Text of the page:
Gamasutra: The Art & Business of Making Gamesspacer
View All     RSS
October 23, 2014
arrowPress Releases
October 23, 2014
PR Newswire
View All





If you enjoy reading this site, you might also want to check out these UBM Tech sites:


Analyst: 'Well Along' Bungie Title Won't Devalue  Call Of Duty  Brand
Analyst: 'Well Along' Bungie Title Won't Devalue Call Of Duty Brand Exclusive
April 29, 2010 | By Leigh Alexander

April 29, 2010 | By Leigh Alexander
Comments
    14 comments
More: Console/PC, Exclusive



Bungie's next project is "well along in its development," but Activision's new deal with the developer isn't intended to supplant Call of Duty, says Wedbush analyst Michael Pachter.

The analyst says that Activision's ten-year exclusive deal with Bungie around the Halo creator's newest property resembles Activision's past deals with id Software, where the publisher is "funding some or all of the development and getting first dollar payback and a healthy revenue share in exchange."

The analyst says he discussed the deal with Bungie and Activision, and while details beyond the initial announcement are scant, "itís clear that this is a publishing partnership and not a distribution arrangement."

"That means that instead of normal distribution margins of around 10 percent, the deal probably allows Activision to participate in profit upside, suggesting that their margins could end up between 15 Ė 20 percent if a future Bungie game sells a crazy number of units," Pachter suggests.

The analyst says Bungie has indicated plans to make its games multi-platform "where that makes sense", and confirmed that the first installment under the partnership is "well along in its development." Mentions of an "action game universe" suggest aims for a Halo-sized property with multiple sequels and offshoots.

Pachter suggests that any future Bungie game will sell "at least 10 million units, as they will appear on multiple platforms for the first time," he says. Typical Halo games sold around 10 million worldwide units on just Xbox platforms, so assuming future installments are as popular, they could sell as many as 15 units on both Xbox 360 and PlayStation 3, the analyst estimates.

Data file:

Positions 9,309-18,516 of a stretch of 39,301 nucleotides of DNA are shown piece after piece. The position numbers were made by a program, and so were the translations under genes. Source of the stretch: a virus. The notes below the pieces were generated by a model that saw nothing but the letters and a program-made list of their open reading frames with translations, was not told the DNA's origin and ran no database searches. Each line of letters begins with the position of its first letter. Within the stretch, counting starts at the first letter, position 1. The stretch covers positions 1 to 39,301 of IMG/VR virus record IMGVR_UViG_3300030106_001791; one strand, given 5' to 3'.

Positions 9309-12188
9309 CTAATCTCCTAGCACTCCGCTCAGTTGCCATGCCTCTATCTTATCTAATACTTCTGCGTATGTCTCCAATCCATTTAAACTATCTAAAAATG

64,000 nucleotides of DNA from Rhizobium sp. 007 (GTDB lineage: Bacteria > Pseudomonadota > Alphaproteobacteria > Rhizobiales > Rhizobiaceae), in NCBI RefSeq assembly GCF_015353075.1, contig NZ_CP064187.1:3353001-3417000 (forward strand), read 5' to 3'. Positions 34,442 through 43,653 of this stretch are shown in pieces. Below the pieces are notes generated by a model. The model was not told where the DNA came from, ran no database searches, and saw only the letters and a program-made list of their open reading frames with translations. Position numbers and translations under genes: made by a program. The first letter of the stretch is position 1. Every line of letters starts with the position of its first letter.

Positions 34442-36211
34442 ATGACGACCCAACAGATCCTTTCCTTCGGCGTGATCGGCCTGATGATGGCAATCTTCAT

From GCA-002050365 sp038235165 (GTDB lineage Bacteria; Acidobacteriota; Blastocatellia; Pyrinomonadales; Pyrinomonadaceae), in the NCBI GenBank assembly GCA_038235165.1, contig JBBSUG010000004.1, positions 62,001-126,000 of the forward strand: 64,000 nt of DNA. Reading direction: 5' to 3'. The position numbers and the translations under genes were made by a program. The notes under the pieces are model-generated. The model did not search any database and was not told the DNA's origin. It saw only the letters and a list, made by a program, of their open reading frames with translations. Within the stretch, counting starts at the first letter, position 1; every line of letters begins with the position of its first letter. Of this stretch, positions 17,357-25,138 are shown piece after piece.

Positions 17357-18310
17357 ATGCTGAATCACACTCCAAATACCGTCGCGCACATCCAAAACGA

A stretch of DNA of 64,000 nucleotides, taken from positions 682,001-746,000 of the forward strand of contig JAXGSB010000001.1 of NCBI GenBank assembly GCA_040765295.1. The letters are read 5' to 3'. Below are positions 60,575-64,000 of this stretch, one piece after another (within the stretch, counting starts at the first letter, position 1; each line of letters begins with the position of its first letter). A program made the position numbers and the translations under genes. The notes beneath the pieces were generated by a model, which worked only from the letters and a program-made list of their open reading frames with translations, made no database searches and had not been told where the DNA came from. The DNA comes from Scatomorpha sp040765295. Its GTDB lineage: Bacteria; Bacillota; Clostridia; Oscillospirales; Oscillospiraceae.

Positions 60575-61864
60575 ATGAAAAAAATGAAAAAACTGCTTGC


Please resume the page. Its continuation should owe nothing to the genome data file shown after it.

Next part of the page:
Assuming a 15 percent profit from 10 million units sold, Activision could make about $65 million in profits from a successful Bungie game, the analyst models.

"Bungie is a relatively productive studio, and it is likely that we will see a game from them every two years, beginning next year," he says. "Therefore, I think itís safe to assume that Activision will generate around 5 cents per share on average every other year from this deal."

However, the positive news is unlikely to be able to completely dismiss the cloud currently overhanging Activision -- and its shares.

"Iím not sure that this will fully offset the negative investor reaction to the ongoing Infinity Ward soap opera," says Pachter, "but at least it shows that Activision can deal with world class developers, and I actually thought that the Bungie guys sounded quite happy with their deal and with their relationship."

As for the key Call of Duty brand, it's unlikely to lose priority for Activision as a result of this deal, and will continue to be healthy, the analyst adds.

"The majority of the 20 million people who bought Call of Duty have no idea who Infinity Ward is," says Pachter. Without the involvement of the pedigreed studio, the next installment "probably wonít sell 20 million copies, but it will sell at least half that."


Related Jobs

Nexon America, Inc.
Nexon America, Inc. — El Segundo, California, United States
[10.22.14]

Localization Coordinator
Petroglyph Games
Petroglyph Games — Las Vegas, Nevada, United States
[10.22.14]

Producer
University of Texas at Dallas
University of Texas at Dallas — Richardson, Texas, United States
[10.22.14]

Assistant/Associate Prof of Game Studies
Wargaming.net
Wargaming.net — Hunt Valley, Maryland, United States
[10.22.14]

Lead UI Engineer










Comments


R G
profile image
I cannot believe that Bungie would pull something like this. Have they not seen the IW news that's been going around?



Respect to my ex-co workers. I've got friends there, and I wish the best of luck to you all.

Joe McNeely
profile image
I feel like Activision is becoming evil. Starcraft 2 Beta crashes my computer (which i'm in spec to play) and they try to screw over IW, and now they pull in the makers of Halo for a new franchise. Jeez

ken sato
profile image
Business is business. Partnership deals are not one size fits all. Finally, personality issues aside--I still have no idea why the partnership failed apart from what each side claims as the practices seem either inflated or ill conceived on both sides.